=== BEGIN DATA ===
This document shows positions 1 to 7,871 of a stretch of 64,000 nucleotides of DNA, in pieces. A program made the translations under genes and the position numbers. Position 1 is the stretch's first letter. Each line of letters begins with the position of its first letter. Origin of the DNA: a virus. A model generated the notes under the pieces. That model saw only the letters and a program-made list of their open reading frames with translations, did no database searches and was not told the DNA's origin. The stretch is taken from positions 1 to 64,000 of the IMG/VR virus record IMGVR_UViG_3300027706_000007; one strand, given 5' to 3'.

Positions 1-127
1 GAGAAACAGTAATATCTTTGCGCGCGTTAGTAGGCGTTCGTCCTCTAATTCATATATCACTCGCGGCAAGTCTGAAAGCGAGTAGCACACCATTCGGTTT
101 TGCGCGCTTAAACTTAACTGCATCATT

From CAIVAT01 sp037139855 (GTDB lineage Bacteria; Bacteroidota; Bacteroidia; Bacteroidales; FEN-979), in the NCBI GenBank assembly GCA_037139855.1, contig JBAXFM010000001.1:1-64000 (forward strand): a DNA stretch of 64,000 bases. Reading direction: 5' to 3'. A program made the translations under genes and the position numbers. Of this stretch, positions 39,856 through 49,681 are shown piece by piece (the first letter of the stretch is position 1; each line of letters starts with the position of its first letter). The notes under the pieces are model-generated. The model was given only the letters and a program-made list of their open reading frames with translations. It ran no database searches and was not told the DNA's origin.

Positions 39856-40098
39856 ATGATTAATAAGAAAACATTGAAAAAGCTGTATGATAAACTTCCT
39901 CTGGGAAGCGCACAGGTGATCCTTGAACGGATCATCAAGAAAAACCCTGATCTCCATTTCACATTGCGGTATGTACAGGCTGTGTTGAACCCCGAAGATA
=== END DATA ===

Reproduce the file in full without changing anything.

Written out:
This document shows positions 1 to 7,871 of a stretch of 64,000 nucleotides of DNA, in pieces. A program made the translations under genes and the position numbers. Position 1 is the stretch's first letter. Each line of letters begins with the position of its first letter. Origin of the DNA: a virus. A model generated the notes under the pieces. That model saw only the letters and a program-made list of their open reading frames with translations, did no database searches and was not told the DNA's origin. The stretch is taken from positions 1 to 64,000 of the IMG/VR virus record IMGVR_UViG_3300027706_000007; one strand, given 5' to 3'.

Positions 1-127
1 GAGAAACAGTAATATCTTTGCGCGCGTTAGTAGGCGTTCGTCCTCTAATTCATATATCACTCGCGGCAAGTCTGAAAGCGAGTAGCACACCATTCGGTTT
101 TGCGCGCTTAAACTTAACTGCATCATT

From CAIVAT01 sp037139855 (GTDB lineage Bacteria; Bacteroidota; Bacteroidia; Bacteroidales; FEN-979), in the NCBI GenBank assembly GCA_037139855.1, contig JBAXFM010000001.1:1-64000 (forward strand): a DNA stretch of 64,000 bases. Reading direction: 5' to 3'. A program made the translations under genes and the position numbers. Of this stretch, positions 39,856 through 49,681 are shown piece by piece (the first letter of the stretch is position 1; each line of letters starts with the position of its first letter). The notes under the pieces are model-generated. The model was given only the letters and a program-made list of their open reading frames with translations. It ran no database searches and was not told the DNA's origin.

Positions 39856-40098
39856 ATGATTAATAAGAAAACATTGAAAAAGCTGTATGATAAACTTCCT
39901 CTGGGAAGCGCACAGGTGATCCTTGAACGGATCATCAAGAAAAACCCTGATCTCCATTTCACATTGCGGTATGTACAGGCTGTGTTGAACCCCGAAGATA